A real Blofeld says  (https://www.telegraph.co.uk/film/james-bond-spectre/real-blofeld-surname/)
Quote
The assumption that Blofeld is of German origin is one aspect of this tale I find irritating. Blofeld as a name is as English as tea and china, and the literal translation is “blue field”, a reference to the meadows where blue-flowering flax flourished. The Norfolk village of Blofield (its name now updated), is in the Domesday Book, and my family have been law‑abiding gentleman farmers in the county, at Hoveton, near Wroxham, since the 1680s.
Title: Re: Why can't Republicans denounce the ideology of right-wing terrorists?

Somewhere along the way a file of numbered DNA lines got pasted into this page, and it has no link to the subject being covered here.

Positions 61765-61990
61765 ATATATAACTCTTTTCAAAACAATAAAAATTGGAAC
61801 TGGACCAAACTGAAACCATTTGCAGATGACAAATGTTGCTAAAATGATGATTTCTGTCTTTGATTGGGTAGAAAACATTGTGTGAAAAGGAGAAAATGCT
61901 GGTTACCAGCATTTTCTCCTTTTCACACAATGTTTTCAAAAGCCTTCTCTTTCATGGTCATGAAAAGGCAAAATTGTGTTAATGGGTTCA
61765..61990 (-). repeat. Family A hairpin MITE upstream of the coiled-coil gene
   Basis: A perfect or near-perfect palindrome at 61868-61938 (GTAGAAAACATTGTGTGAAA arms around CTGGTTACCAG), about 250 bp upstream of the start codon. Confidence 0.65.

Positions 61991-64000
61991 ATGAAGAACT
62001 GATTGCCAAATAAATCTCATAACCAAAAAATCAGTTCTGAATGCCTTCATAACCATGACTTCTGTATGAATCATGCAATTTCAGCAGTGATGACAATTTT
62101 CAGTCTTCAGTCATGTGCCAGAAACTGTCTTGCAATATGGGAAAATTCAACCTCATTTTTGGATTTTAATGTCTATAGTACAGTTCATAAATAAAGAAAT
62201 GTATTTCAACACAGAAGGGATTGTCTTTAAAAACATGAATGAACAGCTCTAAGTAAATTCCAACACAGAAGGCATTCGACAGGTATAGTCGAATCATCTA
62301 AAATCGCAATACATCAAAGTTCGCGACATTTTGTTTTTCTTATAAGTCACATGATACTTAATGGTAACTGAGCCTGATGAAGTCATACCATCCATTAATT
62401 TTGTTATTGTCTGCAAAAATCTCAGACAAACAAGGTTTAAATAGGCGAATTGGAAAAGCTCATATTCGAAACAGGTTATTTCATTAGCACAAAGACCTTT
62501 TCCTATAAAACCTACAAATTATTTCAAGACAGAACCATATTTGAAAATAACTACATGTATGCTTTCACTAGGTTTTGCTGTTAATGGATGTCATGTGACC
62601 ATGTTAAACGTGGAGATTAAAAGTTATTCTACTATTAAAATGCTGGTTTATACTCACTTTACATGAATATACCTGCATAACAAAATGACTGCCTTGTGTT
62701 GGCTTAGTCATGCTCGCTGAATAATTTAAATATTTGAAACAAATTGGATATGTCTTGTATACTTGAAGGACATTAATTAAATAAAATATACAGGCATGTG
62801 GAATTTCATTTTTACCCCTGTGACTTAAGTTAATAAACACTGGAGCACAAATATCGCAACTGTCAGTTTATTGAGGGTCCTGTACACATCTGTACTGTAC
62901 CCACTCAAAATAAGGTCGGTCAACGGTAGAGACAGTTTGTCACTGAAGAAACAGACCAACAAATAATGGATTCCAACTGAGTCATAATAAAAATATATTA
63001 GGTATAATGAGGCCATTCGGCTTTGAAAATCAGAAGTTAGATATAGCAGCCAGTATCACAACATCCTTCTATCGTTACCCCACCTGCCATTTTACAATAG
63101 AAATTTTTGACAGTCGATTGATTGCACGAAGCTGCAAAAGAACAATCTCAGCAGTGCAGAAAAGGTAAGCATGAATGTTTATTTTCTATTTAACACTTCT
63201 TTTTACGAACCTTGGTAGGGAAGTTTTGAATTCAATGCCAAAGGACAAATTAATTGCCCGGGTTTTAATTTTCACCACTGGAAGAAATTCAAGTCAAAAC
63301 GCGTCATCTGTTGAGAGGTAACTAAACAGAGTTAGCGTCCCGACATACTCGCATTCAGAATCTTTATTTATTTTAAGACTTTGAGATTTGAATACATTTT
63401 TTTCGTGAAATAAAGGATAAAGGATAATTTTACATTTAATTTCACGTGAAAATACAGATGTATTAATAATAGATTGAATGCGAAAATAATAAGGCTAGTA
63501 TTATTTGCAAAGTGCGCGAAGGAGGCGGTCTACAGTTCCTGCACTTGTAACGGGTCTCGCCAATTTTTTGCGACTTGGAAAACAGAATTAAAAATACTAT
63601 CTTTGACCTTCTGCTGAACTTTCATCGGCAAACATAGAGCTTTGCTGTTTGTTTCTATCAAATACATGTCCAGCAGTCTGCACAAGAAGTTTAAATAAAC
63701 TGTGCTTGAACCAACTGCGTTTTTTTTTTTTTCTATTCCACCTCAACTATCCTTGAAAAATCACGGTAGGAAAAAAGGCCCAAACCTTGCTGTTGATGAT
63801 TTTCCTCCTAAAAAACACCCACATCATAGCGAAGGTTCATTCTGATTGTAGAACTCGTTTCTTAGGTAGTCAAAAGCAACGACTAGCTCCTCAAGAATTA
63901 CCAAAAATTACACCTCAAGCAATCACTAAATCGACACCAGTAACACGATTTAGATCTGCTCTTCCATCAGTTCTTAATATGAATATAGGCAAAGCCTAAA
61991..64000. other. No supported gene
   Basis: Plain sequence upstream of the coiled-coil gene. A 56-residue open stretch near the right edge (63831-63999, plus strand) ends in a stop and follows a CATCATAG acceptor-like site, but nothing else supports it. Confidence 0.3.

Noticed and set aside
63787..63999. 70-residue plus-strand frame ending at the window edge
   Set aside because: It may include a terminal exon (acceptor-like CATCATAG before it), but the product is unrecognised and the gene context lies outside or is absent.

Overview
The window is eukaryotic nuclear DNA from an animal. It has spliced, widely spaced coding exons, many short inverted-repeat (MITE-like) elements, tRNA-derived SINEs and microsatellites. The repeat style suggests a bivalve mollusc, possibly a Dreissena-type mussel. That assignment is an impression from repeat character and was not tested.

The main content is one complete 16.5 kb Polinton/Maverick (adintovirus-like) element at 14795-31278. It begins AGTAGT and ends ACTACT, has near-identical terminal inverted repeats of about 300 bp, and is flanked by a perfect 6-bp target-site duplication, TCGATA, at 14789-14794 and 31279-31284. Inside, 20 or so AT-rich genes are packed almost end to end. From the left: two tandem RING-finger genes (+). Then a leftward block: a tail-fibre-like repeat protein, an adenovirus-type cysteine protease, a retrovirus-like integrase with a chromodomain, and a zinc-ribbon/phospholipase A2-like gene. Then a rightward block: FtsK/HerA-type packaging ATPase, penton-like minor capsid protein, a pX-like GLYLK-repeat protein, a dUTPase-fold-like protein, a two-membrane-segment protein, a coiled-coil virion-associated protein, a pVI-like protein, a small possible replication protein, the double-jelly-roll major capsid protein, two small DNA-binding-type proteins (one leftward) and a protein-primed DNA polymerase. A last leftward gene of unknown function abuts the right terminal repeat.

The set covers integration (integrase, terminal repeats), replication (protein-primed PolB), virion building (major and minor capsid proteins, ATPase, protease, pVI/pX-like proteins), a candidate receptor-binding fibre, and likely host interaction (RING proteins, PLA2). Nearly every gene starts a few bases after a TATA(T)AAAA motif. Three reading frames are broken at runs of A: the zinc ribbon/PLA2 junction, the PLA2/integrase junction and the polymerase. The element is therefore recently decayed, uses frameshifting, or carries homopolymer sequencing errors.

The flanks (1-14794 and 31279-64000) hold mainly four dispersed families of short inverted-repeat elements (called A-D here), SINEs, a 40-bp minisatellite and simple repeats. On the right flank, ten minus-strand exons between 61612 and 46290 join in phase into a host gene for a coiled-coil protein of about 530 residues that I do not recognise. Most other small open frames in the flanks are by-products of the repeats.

Post by: velcro on November 05, 2018, 12:58:37 PM
Soros has his foundation online with his picture right on the front page.

https://www.opensocietyfoundations.org/

One could argue that nobody should be against all of that great stuff they are doing but it seems like it would be much harder to argue that he doesn't have his fingers in a whole bunch of pies.

Cherrypoptart has listed "all of that great stuff" that is on the website.  But "a whole bunch of other pies" clearly means things he is involved in that are not on the website.

Cherrypoptart has not listed any of the other pies, just the pies in plain view.

So, at the risk of repeating myself, it is easy to argue there are no "other pies", besides the ones in plain view, because nobody has shown any, outside of vague conspiracy theories about owning the State Department and paying protesters, etc.
Title: Re: Why can't Republicans denounce the ideology of right-wing terrorists?